When anti-gun-rights billionaire Michael Bloomberg started seeing former Vice President Joe Biden lose ground to Sen. Elizabeth Warren in the race for the Democratic presidential nomination, Bloomy began hinting at his own run.

He doesn’t want Warren, a very public critic of Wall Street, in the Oval Office.

When word spread that Bloomberg was considering a run, Second Amendment activists took to social media — and they were an unhappy lot. They know the former New York City mayor is no friend, having weaponized his vast wealth, estimated by Forbes to be in the neighborhood of $51 billion, to help bankroll gun control initiatives and elect anti-rights politicians.

If he decides to run, Bloomberg would enter the race with an unfair advantage. He hasn’t participated in any of the presidential debates, thus far, so the public hasn’t had the opportunity to see him act as foolish as some of the people who have already been on stage.

He will have learned from the mistakes of “Beto” O’Rourke, Cory Booker, Kamala Harris, Joe Biden, Warren and the other candidates. He won’t threaten to take anybody’s guns. He wants to, but he won’t say so.

Score for SIG

SIG SAUER was smiling big recently when the Newington, N.H. Police Department adopted the P320 pistol as its official duty sidearm.

Chambered in 9mm, the P320 is a striker-fired pistol with a completely modular design that is available as a full-size, compact, and carry handgun. Thanks to the serialized trigger group, which can be switched to multiple platforms with different grip options, the P320 is remarkably versatile.

SIG P320

In addition to 9mm, the P320 is available in .357 SIG, .40 S&W and .45 ACP. Pistols are offered with contrast or SIGLITE night sights.

SIG SAUER has been a pioneer in the modular handgun concept. Insider Online got the chance to shoot an earlier model some years ago, and we were immediately fascinated. It was comfortable, accurate and reliable.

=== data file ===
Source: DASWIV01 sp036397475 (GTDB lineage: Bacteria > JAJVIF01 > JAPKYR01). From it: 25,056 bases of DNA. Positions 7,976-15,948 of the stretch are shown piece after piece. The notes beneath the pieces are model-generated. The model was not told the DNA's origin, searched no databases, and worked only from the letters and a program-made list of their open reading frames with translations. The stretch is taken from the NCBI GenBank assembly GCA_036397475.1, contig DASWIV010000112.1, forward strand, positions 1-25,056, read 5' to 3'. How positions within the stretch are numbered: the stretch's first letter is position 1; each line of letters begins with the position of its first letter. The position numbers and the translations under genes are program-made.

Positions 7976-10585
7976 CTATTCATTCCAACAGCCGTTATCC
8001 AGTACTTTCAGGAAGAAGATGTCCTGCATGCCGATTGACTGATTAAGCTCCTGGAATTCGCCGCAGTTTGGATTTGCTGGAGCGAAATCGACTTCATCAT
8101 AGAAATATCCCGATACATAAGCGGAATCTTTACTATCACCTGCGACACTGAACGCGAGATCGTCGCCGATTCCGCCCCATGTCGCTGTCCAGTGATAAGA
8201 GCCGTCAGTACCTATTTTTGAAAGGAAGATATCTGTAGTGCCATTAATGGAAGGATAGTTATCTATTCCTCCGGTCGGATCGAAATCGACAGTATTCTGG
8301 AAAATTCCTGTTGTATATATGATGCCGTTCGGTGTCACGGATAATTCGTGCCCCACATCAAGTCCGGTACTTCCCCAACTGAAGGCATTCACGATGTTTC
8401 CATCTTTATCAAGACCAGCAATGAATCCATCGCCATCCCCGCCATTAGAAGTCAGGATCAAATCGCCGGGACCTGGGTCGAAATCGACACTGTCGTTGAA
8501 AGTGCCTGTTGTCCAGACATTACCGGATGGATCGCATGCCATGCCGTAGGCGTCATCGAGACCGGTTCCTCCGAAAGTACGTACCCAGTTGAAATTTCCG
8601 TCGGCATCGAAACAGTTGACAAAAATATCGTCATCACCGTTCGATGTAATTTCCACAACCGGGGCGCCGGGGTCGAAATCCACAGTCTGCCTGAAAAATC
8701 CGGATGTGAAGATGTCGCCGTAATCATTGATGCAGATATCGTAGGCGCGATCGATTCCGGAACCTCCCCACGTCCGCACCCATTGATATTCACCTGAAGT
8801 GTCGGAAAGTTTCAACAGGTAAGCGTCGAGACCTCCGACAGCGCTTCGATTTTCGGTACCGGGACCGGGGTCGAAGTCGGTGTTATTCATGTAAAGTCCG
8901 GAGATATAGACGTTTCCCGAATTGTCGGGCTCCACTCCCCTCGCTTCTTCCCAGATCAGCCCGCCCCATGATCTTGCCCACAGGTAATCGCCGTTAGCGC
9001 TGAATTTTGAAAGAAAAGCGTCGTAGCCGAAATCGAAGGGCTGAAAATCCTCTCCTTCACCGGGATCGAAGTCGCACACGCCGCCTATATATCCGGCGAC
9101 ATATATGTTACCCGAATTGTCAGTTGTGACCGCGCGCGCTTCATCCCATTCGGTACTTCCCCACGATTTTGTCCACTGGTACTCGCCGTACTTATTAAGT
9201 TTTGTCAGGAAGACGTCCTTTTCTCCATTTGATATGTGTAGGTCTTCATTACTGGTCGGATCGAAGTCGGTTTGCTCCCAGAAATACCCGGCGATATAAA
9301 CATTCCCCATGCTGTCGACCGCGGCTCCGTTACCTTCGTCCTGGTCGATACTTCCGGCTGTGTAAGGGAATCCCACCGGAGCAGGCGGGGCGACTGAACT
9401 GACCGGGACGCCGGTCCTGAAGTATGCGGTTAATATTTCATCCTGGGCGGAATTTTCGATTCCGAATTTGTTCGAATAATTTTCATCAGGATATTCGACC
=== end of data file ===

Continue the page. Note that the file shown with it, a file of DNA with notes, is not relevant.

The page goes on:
The P320’s 3-point takedown requires no press of the trigger for disassembly. That’s rather important to anyone whoever was in the room for a negligent discharge. It has a stroller safety, disconnect safety and an optional manual safety.

Something in the air

There is more news from SIG SAUER.

The company has started shipping the semi-auto SIG AIR ProForce M17 airsoft pistol. According to a company release, this pistol was designed for professional training and is a replica of the P320-M17 pistol used by the U.S. Army in look, feel and balance of the actual 9mm duty sidearm.

SIG ProForce M17

The airsoft pistol can launch a 6mm BB at up to 410 fps when propelled by CO2 and up to 320 fps when using Green Gas. The drop magazine holds 21 6mm polymer or biodegradable BBs.

With a polymer frame and metal slide that offers a full blow-back action, the ProForce M17 has an adjustable “hop-up” feature to create spin on the BBs for stabilization in flight. SIG even designed an accessory rail into this pistol, making it even more authentic. It also features an optic cut which will accommodate the SIG AIR Red Dot Optic.

It has a 5.5-inch barrel, an overall length of 8.5 inches and weight of 2.6 pounds. MSRP is $179.99.